These 165,000-Pound Columns Will Heft a 38-Story Tower 85 Feet Off the Ground

A one-of-a-kind design that's worth standing beneath.

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Near the water in downtown Seattle, there's about to be a skyscaper unlike anything the city—and, well, the world—has seen. A 38-story tower will sit a full 85 feet off the ground, creating a open plaza beneath it, all thanks to the immense strength of the 20 steel and concrete columns that will support it.

Skanska USA’s 2+U project, designed by architectural firm Pickard Chilton, will give Seattle new office space, but the open-air 24,000-square-foot retail, arts, and cultural plaza underneath the tower is the real draw. That, and the 20 enormous columns that hold the tower aloft and ensure that under-the-tower oasis has enough room for its own two- and three-story buildings.

Owing to the slanting ground it's built on, the lifted tower provides between 65 and 85 feet of usable space below it. Composite columns, engineered by MKA and weighing between 69,000 and 165,400 pounds each, provide the needed structural support. Precast offsite in British Columbia, Canada, steel tubes were wrapped in a rebar cage and encased with precast concrete. After curing and sandblasting, the columns each made the roughly 130-mile trek south to Seattle. Most traversed the journey on 14-axel, 52-wheel trucks while eight that came in too heavy for Washington bridges were shipped through the waters of Puget Sound by boat.

The columns all arrived at the job site in the dead of night. “There was only one route we could figure to get those columns to the site because the trucks and trailers were so large and heavy,” says Murphy McCullough, executive vice president of Skanska USA commercial development. “We hired a logistical engineer just to figure out how to get the things to the site with clearances and turning radiuses and how we were going to pick them (with a crane). It was an extremely intense experience.”

Lifting the columns required not one but two 500-ton cranes because of the weight. Once each column was placed in the foundational Y support, it was bolted and welded into place. Each two-column Y design matched up with another to form a giant W across the base of the tower, creating both an aesthetic and functional space under the tower McCullough believes serves as a world’s first. After all the columns were installed, they were pumped full of more concrete and fitted with additional rebar to create enough strength to hold the tower above.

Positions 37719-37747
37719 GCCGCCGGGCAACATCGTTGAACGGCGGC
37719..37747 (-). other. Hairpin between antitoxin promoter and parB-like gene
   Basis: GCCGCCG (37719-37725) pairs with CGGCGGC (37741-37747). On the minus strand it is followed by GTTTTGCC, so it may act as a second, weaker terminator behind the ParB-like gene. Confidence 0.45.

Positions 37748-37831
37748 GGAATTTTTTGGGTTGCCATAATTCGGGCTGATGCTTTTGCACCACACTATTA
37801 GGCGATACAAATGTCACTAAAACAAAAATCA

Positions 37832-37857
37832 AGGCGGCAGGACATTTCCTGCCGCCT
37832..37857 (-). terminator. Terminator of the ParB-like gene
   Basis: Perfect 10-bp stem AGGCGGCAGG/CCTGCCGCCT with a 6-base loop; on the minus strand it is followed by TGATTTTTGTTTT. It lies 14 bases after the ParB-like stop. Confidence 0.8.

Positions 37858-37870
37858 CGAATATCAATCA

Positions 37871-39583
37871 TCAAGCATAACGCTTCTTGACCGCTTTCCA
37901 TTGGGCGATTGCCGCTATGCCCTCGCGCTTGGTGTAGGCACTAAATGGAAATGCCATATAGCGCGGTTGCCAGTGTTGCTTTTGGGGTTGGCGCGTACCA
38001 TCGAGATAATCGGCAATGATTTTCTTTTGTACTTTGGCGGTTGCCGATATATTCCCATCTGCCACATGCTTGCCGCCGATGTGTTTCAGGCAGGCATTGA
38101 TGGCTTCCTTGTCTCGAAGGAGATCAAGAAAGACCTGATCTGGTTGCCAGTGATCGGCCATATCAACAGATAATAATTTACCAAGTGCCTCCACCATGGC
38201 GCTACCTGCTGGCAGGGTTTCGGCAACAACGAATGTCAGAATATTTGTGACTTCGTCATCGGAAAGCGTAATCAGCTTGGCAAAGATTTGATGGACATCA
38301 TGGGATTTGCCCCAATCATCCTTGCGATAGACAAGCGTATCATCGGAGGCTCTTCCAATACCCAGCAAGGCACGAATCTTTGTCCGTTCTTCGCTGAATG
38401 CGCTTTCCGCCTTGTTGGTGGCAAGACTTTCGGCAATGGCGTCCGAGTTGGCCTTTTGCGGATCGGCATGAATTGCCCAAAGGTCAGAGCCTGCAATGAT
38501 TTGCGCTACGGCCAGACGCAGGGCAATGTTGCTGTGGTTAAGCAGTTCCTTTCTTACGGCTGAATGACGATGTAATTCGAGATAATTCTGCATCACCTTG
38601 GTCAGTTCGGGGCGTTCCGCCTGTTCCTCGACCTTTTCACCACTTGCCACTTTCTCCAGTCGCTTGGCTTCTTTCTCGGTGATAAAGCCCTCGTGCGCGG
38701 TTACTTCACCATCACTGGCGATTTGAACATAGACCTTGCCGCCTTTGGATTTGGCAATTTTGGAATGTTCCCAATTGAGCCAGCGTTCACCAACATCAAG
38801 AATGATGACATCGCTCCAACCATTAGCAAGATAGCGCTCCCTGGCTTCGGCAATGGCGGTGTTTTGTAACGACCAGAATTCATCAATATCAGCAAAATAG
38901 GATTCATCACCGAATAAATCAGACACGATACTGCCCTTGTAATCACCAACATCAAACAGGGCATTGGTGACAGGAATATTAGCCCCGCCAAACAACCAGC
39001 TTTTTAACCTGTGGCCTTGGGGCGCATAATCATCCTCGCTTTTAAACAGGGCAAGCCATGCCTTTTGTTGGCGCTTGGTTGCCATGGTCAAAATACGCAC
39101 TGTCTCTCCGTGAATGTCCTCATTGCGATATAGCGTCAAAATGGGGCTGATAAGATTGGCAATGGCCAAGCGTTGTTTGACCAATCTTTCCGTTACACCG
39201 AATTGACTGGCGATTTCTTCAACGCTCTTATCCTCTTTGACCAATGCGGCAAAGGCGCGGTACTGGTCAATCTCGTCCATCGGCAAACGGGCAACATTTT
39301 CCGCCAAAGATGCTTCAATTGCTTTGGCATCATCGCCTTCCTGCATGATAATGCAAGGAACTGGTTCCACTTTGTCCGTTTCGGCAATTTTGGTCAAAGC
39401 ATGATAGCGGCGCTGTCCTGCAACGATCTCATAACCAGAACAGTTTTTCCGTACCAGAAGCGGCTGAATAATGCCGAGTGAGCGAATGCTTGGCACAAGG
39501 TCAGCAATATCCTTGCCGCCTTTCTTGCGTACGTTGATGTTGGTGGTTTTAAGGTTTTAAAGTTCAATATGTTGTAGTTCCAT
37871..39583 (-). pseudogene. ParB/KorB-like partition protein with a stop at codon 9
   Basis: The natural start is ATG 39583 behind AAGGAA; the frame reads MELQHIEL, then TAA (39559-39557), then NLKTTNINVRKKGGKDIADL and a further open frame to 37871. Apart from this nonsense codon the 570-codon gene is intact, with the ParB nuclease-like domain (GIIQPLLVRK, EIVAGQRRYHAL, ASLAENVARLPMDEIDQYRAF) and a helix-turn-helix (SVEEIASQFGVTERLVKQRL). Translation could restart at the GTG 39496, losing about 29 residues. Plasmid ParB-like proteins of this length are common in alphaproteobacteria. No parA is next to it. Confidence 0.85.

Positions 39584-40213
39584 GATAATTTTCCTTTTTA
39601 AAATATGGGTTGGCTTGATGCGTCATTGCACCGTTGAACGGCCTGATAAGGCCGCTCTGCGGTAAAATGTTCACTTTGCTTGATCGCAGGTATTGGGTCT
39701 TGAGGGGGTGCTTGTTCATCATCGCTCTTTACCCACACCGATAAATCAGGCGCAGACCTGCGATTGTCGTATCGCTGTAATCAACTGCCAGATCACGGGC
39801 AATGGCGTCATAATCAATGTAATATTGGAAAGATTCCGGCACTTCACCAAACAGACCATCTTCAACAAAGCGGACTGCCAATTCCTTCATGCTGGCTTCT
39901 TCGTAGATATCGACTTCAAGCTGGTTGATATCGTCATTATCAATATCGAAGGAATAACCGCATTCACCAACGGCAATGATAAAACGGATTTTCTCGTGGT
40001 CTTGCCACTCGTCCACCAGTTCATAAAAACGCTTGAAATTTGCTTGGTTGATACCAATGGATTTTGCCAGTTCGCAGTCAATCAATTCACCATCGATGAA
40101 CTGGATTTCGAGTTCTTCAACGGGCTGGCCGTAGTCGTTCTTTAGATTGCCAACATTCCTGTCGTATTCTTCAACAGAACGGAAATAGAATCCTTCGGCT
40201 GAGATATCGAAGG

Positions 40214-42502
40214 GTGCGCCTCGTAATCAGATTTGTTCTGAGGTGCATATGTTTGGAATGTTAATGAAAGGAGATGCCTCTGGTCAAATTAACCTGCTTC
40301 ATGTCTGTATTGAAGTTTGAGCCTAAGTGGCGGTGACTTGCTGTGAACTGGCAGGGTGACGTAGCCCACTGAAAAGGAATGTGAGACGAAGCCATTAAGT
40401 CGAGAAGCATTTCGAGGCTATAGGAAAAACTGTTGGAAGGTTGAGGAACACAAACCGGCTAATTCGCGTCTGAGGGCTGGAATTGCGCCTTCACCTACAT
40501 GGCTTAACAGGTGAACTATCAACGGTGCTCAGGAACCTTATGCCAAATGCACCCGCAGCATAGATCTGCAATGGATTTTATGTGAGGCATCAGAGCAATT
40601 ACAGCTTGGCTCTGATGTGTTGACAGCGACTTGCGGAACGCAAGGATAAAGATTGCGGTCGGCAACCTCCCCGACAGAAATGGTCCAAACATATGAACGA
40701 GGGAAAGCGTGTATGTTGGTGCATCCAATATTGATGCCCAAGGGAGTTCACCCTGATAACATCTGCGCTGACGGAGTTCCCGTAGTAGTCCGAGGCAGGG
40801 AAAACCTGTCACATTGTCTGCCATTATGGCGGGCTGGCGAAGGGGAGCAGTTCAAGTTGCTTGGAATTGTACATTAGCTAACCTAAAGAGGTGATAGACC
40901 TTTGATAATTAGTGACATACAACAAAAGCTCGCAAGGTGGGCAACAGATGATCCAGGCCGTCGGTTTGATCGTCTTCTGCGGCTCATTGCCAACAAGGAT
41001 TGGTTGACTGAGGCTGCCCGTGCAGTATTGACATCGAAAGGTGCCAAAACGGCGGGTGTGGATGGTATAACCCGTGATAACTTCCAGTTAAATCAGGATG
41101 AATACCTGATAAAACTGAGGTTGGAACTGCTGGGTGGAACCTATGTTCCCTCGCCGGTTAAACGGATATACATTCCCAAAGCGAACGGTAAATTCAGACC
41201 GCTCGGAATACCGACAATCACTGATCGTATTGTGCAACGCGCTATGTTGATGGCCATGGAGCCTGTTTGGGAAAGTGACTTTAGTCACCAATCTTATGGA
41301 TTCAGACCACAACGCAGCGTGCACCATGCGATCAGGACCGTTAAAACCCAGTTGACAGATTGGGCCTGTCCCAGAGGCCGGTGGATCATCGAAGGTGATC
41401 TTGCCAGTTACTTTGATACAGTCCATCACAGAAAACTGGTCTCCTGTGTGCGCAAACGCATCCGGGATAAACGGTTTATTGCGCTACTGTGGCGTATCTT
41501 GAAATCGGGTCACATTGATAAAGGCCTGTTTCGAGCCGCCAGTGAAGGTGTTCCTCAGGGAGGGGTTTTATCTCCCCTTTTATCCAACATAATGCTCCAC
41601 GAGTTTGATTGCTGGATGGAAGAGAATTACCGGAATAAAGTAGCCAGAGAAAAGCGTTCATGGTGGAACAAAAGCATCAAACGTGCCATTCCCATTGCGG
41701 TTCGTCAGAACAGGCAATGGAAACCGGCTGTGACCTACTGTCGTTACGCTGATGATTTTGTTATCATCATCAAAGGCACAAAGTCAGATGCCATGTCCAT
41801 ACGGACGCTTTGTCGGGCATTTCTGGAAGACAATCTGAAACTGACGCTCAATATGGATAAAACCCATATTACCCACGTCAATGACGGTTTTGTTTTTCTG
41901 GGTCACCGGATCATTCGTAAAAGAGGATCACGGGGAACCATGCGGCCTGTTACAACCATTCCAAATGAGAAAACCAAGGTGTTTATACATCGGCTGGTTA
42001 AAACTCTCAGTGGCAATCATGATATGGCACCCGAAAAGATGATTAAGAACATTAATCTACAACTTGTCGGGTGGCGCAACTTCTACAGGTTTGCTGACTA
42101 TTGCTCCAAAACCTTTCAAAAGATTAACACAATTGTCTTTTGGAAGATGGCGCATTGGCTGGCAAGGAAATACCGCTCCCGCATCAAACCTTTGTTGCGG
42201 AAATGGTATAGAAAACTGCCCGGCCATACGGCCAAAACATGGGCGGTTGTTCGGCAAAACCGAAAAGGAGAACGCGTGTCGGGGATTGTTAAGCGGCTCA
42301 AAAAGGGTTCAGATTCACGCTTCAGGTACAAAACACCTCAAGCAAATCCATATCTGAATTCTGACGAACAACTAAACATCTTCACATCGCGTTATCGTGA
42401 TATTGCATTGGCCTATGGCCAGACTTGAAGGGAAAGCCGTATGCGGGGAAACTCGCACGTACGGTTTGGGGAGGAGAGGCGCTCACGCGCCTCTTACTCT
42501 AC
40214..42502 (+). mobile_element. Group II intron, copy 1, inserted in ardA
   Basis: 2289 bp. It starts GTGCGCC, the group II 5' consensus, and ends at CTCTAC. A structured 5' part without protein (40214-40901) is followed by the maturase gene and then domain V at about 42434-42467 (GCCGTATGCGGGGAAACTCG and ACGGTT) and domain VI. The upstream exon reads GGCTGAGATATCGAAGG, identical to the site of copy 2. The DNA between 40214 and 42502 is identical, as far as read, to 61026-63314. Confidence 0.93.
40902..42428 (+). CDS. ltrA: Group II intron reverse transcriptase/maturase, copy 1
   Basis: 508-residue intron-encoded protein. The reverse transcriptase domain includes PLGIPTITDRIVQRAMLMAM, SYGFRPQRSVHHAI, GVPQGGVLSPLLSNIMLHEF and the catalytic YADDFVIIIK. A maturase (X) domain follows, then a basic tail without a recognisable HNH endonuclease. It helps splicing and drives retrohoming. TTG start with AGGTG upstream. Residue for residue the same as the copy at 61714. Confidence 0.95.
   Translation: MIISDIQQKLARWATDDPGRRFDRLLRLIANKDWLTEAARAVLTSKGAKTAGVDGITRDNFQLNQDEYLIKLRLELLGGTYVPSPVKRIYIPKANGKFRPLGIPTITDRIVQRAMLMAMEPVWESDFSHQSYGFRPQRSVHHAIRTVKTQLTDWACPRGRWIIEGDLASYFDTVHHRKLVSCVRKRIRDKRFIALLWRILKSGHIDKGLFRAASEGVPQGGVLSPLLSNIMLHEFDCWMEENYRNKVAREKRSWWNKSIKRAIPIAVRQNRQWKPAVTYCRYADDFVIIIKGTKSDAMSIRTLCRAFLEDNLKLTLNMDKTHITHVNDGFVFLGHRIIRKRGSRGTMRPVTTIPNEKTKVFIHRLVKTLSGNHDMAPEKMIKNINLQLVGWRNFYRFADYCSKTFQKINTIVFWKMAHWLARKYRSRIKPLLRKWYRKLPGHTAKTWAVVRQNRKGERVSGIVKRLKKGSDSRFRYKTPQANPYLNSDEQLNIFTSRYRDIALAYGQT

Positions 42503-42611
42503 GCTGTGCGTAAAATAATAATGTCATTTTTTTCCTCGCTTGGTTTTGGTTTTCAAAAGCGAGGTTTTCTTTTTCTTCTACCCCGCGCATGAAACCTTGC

The collaboration between Skanska, Pickard Chilton and MKA ensured both the functional component of the column design, but also an architectural flare. “How do you create columns to hold up the building and be sculptural,” McCullough asks, “that took a long time to figure out.”

“The sight slopes, so we really wanted the experience to have a height and grand scale,” McCullough says. “We really wanted to make sure we could have this village down below the office building. If the office building was too low, it just wouldn’t have worked. It needed to have enough light and air through it to feel like a separate special urban village.”

The columns have all taken their position, allowing the office building, which starts at level seven, to start being constructed above. By the end of 2018, Skanska expects to finish the concrete and steel work and have the entire project complete in July 2019.

“The big reason for doing this was from a pure customer standpoint,” McCullough says. “If you have a very special building with an amenity base employees really want, you are much more apt to attract (labor) talent.” That is why Skanska expects to fill what it calls a retail, arts and cultural village in the 2+U project with local restaurants, cafes, bakeries and cultural experiences.

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